India’s Supreme Court on Thursday asked the Department of Telecommunications (DoT) to consider withdrawing its demand for Rs 4 lakh crore ($52.63 billion) in adjusted gross revenue (AGR)-based dues from non-telecom Public Sector Units (PSUs) or state-run companies.
“Our judgment could not have the basis for demands on PSUs. We would request you (DoT) to withdraw this otherwise we will take strict action….this is wholly and totally impermissible,” it said while referring to the demand raised against the PSUs,” a bench of Justice Arun Mishra, S Abdul Nazeer and M R Shah observed during the hearing on Thursday.
The DoT had previously sought a total of Rs 4 lakh crore in dues from gas utility GAIL India Ltd (Rs1.72 lakh crore or $22.63 billion), electricity transmission firm PowerGrid (Rs 22,062.65 crore or $2.9 billion), Oil India Ltd (Rs 48,489.26 crore or $6.38 billion), Delhi Metro Rail Corporation (Rs 5,481.52 crore or $721.25 million) and Gujarat Narmada Valley Fertilizers and Chemicals (Rs 15,019.97 crore or $1.98 billion) among others following the Supreme Court’s October 2019 decision on AGR definition.
The Court had in October 2019 expanded the definition of AGR by including non-telecom revenues.
The PSUs, however, challenged the DoT’s demand for dues saying telecom wasn’t their core business and their revenue from telecom licences is insignificant.
The Court on Thursday also allowed private telecom operators to submit an affidavit explaining the time needed and strategy to clear the remaining AGR-related dues.
During the hearing, India’s solicitor general Tushar Mehta argued that a one-time recovery of dues from telecom operators would impact the entire sector and will send some players into liquidation.
The Indian government has already told the Supreme Court that a one-time recovery of AGR-related dues can have an adverse impact on the economy, jobs, and millions of consumers from the possible collapse of a telco. It had also urged the Court to allow staggered payment of remaining Rs 93,520 crore or $12.31 billion AGR-related dues over a period of up to 20 years.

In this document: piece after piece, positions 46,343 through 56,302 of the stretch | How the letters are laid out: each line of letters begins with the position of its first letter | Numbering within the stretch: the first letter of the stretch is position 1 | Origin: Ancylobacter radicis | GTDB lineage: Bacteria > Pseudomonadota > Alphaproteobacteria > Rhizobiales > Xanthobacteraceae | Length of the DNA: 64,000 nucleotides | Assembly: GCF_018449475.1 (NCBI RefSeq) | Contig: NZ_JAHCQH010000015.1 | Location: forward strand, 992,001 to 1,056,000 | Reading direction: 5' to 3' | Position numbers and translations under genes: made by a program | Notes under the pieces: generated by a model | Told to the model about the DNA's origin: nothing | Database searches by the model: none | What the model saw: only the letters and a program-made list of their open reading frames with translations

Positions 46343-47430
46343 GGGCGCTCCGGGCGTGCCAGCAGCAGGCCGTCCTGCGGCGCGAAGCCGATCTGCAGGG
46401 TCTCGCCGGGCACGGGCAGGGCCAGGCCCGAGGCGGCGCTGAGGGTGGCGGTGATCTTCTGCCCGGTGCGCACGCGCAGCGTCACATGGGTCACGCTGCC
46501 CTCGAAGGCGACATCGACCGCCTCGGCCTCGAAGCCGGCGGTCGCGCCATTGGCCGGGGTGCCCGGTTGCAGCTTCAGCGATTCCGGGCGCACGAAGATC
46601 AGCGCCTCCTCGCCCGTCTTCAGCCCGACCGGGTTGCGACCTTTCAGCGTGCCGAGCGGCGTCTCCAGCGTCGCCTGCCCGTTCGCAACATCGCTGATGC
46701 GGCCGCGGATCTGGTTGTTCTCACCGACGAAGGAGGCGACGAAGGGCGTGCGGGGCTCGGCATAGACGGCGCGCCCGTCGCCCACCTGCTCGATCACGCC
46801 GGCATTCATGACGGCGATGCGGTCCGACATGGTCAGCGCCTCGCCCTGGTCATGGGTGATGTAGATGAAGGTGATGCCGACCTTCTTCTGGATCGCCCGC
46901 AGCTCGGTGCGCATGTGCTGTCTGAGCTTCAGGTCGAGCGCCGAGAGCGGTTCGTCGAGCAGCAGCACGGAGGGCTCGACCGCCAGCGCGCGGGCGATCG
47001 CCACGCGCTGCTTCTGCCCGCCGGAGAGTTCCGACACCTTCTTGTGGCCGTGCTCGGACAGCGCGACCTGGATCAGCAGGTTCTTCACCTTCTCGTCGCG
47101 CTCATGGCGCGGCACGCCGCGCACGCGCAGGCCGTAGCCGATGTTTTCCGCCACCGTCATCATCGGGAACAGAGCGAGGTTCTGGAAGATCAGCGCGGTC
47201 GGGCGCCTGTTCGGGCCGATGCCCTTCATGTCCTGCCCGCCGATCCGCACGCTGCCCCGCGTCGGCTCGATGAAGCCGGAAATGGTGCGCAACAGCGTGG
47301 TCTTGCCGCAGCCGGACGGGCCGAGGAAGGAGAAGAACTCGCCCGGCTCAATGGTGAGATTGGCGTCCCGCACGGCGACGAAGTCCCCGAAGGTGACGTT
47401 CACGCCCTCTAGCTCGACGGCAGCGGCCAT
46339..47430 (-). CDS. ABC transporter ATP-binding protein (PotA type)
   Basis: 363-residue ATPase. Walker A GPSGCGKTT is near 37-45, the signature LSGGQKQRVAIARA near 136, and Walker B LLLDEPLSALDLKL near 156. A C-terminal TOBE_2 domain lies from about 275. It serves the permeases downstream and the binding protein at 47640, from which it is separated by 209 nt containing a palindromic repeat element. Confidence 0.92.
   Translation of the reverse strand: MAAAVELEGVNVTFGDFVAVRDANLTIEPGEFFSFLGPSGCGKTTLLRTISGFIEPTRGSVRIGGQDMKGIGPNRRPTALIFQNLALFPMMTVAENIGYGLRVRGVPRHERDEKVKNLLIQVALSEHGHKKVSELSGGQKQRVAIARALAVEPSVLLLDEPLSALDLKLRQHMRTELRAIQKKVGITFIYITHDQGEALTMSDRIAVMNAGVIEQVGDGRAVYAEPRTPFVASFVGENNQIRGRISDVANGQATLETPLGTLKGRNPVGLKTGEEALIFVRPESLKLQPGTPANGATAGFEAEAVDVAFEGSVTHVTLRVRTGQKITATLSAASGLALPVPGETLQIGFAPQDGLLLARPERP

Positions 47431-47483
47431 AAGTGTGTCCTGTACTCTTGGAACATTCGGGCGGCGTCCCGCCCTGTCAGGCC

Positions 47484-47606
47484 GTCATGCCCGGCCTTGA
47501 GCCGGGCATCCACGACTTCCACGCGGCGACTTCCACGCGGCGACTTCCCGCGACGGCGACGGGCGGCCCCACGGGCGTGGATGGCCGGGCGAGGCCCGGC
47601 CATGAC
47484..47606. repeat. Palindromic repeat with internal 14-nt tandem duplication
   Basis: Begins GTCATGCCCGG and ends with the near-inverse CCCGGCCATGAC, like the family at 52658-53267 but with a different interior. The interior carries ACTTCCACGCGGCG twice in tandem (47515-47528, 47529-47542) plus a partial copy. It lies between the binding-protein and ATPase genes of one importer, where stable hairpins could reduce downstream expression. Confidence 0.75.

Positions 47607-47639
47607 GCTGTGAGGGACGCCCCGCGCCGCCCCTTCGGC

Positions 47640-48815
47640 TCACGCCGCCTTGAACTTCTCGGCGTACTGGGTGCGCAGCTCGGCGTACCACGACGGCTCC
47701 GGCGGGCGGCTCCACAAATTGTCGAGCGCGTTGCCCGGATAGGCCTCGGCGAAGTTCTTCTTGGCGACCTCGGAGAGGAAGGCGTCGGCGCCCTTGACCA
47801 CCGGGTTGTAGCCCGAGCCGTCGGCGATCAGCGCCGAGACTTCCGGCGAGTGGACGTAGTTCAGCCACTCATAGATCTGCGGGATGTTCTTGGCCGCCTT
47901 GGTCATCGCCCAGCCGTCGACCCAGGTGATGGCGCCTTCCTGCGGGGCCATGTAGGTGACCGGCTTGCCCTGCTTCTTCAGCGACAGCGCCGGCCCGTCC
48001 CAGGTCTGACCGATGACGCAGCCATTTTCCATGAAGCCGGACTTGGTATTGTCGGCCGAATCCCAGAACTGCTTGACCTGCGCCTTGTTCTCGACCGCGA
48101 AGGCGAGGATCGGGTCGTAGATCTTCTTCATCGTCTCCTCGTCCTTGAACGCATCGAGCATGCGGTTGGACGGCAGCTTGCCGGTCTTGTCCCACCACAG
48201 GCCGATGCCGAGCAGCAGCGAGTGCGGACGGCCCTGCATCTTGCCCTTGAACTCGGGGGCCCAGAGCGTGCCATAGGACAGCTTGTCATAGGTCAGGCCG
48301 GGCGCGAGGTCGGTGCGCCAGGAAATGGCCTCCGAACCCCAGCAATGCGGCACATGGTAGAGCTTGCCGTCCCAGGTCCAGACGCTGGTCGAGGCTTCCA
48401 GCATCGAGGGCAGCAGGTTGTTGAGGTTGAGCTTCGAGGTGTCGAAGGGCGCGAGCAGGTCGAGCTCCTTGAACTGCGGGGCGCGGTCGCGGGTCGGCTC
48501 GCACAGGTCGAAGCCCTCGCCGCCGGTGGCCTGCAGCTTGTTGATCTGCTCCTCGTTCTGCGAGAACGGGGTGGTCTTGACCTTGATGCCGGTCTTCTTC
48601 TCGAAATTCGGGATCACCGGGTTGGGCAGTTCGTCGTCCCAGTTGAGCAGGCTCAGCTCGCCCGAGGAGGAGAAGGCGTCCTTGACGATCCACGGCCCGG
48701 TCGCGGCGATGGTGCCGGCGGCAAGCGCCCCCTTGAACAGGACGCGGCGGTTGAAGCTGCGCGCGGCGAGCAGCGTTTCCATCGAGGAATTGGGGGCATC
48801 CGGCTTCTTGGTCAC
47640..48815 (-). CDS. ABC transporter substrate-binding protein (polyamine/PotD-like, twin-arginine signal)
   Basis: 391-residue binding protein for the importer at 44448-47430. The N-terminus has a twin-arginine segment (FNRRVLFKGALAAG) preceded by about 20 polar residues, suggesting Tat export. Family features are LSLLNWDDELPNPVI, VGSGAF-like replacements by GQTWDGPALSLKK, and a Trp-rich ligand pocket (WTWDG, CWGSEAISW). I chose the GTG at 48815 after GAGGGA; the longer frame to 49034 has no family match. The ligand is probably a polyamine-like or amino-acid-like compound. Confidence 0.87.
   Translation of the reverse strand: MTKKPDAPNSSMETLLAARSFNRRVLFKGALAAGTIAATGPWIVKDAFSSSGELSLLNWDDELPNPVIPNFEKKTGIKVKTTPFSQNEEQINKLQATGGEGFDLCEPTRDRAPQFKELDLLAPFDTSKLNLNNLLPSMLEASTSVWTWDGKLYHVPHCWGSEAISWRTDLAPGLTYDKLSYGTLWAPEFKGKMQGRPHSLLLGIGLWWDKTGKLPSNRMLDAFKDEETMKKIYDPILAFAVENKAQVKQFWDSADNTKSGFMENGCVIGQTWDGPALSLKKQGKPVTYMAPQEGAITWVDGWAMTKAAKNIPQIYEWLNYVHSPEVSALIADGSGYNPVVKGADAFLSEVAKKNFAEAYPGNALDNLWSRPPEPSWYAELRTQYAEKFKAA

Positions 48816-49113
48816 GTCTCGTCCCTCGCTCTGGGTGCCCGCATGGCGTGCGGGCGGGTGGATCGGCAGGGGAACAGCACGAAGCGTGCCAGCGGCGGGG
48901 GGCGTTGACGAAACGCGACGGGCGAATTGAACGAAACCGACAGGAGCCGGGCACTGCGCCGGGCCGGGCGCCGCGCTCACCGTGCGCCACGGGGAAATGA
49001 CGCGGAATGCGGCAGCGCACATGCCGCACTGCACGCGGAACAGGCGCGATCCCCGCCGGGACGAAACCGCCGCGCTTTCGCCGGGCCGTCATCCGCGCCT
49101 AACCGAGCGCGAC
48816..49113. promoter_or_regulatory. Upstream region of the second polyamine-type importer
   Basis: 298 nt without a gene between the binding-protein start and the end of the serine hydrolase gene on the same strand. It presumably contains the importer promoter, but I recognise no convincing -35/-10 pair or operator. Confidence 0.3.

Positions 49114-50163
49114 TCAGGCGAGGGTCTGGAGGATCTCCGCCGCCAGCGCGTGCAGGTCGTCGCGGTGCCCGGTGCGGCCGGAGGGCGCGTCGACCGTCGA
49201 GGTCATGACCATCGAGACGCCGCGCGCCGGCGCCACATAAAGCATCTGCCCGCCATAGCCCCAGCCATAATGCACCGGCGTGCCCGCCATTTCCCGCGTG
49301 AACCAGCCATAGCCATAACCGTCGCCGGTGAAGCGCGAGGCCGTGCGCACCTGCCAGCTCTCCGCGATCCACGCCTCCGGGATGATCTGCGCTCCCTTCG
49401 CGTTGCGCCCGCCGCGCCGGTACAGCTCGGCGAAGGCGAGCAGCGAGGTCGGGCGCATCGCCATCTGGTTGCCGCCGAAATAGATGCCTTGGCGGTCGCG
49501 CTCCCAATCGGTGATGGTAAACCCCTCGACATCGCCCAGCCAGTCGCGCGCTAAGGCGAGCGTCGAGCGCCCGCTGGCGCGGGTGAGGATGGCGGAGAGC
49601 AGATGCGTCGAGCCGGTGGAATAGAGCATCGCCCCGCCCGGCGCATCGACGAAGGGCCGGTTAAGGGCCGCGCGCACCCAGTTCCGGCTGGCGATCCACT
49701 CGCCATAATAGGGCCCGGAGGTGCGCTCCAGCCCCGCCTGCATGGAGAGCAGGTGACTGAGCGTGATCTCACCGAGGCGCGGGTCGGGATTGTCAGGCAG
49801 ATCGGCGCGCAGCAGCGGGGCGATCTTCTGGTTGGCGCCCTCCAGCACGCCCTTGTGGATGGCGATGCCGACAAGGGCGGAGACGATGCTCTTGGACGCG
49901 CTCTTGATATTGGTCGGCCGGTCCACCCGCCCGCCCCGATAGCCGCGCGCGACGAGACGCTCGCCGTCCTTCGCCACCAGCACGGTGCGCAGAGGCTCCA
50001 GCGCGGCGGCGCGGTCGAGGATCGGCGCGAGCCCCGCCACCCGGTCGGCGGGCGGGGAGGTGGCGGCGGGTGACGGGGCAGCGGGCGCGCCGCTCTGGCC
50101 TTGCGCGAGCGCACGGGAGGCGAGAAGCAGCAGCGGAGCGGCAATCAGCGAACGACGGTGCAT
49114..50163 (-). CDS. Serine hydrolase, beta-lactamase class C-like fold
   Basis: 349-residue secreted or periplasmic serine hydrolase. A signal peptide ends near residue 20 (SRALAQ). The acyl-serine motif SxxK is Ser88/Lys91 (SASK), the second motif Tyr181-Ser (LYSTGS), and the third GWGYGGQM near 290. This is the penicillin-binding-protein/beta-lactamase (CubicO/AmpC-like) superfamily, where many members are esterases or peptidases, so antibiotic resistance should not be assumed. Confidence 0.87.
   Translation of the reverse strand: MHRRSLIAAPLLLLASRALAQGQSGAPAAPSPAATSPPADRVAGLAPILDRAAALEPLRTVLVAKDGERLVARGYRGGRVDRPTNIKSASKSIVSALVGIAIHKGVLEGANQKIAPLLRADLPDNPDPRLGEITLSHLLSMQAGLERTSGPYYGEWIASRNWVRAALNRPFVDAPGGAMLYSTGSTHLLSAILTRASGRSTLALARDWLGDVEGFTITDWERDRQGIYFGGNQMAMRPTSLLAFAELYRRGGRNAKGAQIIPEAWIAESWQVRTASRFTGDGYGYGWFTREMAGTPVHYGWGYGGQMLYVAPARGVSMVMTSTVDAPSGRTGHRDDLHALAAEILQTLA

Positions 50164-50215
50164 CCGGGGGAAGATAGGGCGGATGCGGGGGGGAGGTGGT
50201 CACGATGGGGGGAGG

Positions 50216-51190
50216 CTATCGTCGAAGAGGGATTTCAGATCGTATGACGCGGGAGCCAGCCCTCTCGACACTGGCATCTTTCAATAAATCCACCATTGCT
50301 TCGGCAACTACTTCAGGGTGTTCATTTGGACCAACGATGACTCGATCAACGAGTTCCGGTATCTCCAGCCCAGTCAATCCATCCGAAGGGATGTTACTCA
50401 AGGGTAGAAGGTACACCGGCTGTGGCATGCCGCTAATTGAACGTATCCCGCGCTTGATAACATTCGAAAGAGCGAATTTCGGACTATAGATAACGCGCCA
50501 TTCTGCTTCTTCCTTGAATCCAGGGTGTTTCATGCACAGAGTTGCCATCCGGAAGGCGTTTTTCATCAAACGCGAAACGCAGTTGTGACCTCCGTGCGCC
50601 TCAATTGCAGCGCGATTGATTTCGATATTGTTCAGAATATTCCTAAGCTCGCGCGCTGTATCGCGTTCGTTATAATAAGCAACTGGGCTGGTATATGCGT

Market watchers believe that the Supreme Court’s move to allow these telcos to file affidavits on their staggered payment roadmaps offers a window of opportunity to both Vodafone Idea and Airtel to buy more time to clear their AGR dues.
Notably, Vodafone Idea’s promoters Vodafone Plc and AV Birla group have already said that they will not infuse fresh equity in their Indian telecom venture to help it pay adjusted gross revenues or AGR related dues, such as license fees, penalties and interest.
Cash-strapped telecom operator Vodafone Idea, which owes Rs 58,254 crore or $7.6 billion towards AGR-related dues, told the apex court that it doesn’t have enough money to pay its employees and meet expenses, and it can’t provide a bank guarantee against these dues.
During the hearing, Vodafone Idea’s representative counsel told the Court, “Licenses and spectrum were auctioned. We purchased them for thousands of crores. Intrinsic value of the spectrum will be the best security.”
Vodafone Idea’s AGR and related dues for the telco stand at Rs 21,533 crore ($2.83 billion), as per its internal assessment. It has already Rs 6,854 crore ($901.84 million) to the Indian government, and has warned that it would be forced to shut shop in the absence of any relief on its AGR dues.
Bharti Airtel, on the other hand, has paid Rs18,000 crore ($2.37 billion), as per its self-assessment. Its representative counsel informed the court that the telco will confirm the remaining dues with the government and clear it.
Airtel’s total AGR-related outstanding dues stand at Rs 43,980 crore ($5.79 billion), as per the Indian government.
Another defunct telco Tata Teleservices’ has paid Rs 4,197 crore ($552.24 million) against Rs 16,798 crore ($2.21 billion) dues.